Spurred on by a $100,000 grant from the CleanBC Building Innovation Fund, the City of Fort St. John is constructing a new net-zero-ready home for the community’s RCMP detachment. The building will use significantly less energy than the current station and bring substantial cost savings and emissions reductions to the community. It features locally sourced mass timber, a solar-ready roof, energy-efficient HVAC systems and a thermal performance-maximizing envelope.
Through a combination of federal and provincial support, the City of Kamloops completed a $13.5 million project to upgrade the energy efficiency of its Canada Games Aquatic Centre. The project started with a need to replace the centre’s critical ageing infrastructure. But – thanks to provincial and federal funding – it turned into an opportunity to simultaneously improve the environmental performance of the building.
Bolstered by more than $1.1 million from the provincial government through the CleanBC Communities Fund and $1.37 million from the federal government, the city was able to install a heat-recovery system that uses the heat that evaporates off the pool to warm the new air entering the building. This reduces the centre’s reliance on natural gas and lowers its greenhouse gas emissions – taking Kamloops one important step closer to meeting its climate goals.
The original fleet of electric SkyTrain cars is still running smoothly, thanks in large part to the Canada Community-Building Fund. Through one of the fund’s three streams – the Greater Vancouver Regional Fund – TransLink has received almost $2 billion to date for everything from new buses to constructing the new Marpole electric-bus transit centre. Most recently, funding allowed for the refurbishment of 144 Mark 1 SkyTrain cars dating from the 1980s and 90s, each of which has run, on average, more than 3.2 million kilometres to date. Now, with funding from the Canada Community-Building Fund, they’ll be a part of the region’s clean transportation future for years to come.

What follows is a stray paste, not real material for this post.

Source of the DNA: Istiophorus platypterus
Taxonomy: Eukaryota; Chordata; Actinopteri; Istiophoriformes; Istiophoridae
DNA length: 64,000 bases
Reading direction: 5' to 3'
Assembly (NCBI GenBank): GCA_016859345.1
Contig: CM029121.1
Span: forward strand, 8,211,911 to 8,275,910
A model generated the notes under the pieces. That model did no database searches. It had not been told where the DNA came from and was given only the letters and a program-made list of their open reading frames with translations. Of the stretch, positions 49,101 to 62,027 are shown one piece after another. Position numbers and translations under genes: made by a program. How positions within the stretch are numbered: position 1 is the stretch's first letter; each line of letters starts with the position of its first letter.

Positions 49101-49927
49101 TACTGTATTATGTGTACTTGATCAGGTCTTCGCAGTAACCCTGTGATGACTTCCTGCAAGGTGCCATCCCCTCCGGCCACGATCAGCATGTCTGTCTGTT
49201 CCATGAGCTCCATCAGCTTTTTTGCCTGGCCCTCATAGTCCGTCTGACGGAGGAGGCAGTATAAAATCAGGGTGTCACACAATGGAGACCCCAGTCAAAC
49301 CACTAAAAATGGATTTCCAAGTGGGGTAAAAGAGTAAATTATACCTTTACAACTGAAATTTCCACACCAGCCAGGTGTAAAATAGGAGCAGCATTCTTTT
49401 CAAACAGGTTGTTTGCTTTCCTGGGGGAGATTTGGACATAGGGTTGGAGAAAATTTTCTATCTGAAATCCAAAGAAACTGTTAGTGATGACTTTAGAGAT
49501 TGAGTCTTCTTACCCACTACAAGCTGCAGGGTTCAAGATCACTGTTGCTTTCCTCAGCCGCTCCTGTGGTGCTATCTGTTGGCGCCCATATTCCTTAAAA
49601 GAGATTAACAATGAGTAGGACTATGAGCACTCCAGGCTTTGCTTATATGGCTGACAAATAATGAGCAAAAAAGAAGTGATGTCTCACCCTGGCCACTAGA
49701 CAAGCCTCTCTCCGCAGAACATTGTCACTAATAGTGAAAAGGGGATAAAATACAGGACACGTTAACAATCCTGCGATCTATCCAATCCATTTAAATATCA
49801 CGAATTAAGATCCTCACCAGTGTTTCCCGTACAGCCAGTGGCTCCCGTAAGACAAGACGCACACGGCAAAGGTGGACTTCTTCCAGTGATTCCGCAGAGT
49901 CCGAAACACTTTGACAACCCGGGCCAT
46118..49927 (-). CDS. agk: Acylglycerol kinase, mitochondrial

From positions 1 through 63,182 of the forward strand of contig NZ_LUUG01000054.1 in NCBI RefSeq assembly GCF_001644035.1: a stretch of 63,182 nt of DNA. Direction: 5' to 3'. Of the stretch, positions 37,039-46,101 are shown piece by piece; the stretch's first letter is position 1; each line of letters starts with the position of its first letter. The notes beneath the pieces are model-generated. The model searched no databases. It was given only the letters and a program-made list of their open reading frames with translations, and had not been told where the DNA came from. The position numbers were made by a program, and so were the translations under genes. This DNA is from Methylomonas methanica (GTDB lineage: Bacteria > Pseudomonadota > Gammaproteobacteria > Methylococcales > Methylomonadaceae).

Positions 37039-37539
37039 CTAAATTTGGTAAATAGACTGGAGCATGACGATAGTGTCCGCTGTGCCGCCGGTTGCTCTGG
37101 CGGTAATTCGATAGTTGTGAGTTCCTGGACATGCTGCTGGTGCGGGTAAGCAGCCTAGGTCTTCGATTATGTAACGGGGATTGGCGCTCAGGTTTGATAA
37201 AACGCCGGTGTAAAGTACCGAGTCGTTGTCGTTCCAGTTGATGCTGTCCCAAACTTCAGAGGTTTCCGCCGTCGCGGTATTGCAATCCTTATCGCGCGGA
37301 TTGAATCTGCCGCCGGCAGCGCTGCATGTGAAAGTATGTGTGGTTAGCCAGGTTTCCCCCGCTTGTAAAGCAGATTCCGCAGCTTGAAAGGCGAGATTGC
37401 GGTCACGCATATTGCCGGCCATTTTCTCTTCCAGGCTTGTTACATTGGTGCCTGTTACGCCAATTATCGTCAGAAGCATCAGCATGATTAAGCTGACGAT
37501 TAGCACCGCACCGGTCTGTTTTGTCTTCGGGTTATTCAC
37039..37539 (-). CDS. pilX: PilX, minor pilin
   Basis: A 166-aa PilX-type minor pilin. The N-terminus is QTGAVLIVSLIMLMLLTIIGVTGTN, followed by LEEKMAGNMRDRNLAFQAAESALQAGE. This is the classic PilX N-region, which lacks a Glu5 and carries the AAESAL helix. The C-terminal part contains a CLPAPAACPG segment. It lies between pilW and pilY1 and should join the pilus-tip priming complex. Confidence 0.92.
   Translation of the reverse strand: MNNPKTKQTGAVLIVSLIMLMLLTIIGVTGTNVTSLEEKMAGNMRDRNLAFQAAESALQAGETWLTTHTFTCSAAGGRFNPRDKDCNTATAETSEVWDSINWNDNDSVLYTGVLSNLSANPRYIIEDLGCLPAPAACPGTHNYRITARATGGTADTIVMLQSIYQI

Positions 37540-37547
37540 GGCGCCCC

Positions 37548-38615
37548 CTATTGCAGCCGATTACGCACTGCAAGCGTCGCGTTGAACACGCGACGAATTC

With a $500,000 boost from the Active Transportation Infrastructure Grant Program, the City of New Westminster is creating the Agnes Greenway, a 1.2 kilometre mixed-use transportation corridor that will link Douglas College and the city’s residential neighbourhood to the Pattullo Bridge. The Agnes Greenway will mean safe walking, wheeling and biking between key locations, with a separated two-way lane for cyclists, improved sidewalks for pedestrians, and new greenspaces with stormwater infrastructure, trees and benches. A second phase of the project will extend the path to the New Westminster SkyTrain station and the city’s waterfront.
A $500,000 grant from Forestry Innovation Investment’s Mass Timber Demonstration Program is helping build one of the first zero-emissions mass timber buildings in Canada. The District of Saanich’s new fire station – slated for completion in 2023 – will feature a steel and timber post-and-beam system with a cross-laminated timber roof, all topped off with solar panels. The station will showcase innovative uses of B.C. wood and serve as a template for how mass timber can be used in a building designed to withstand emergencies – all while meeting ambitious environmental targets.
A fully-electric vehicle has replaced a gas-guzzling security van in the Coquitlam School District’s fleet, thanks to funding provided through the CleanBC Go Electric program. Emissions from the fleet are one of the main contributors to the School District’s carbon footprint and the van – the most-used vehicle in the fleet – was a major source of those emissions. Driven more than 200 kilometres each day and using 7,700 litres of gas each year, it produced more than 18,300 kilograms of greenhouse gases annually. The new electric vehicle runs completely on B.C.’s clean electricity, charges quickly and efficiently, and can travel 260 kilometres on a single charge.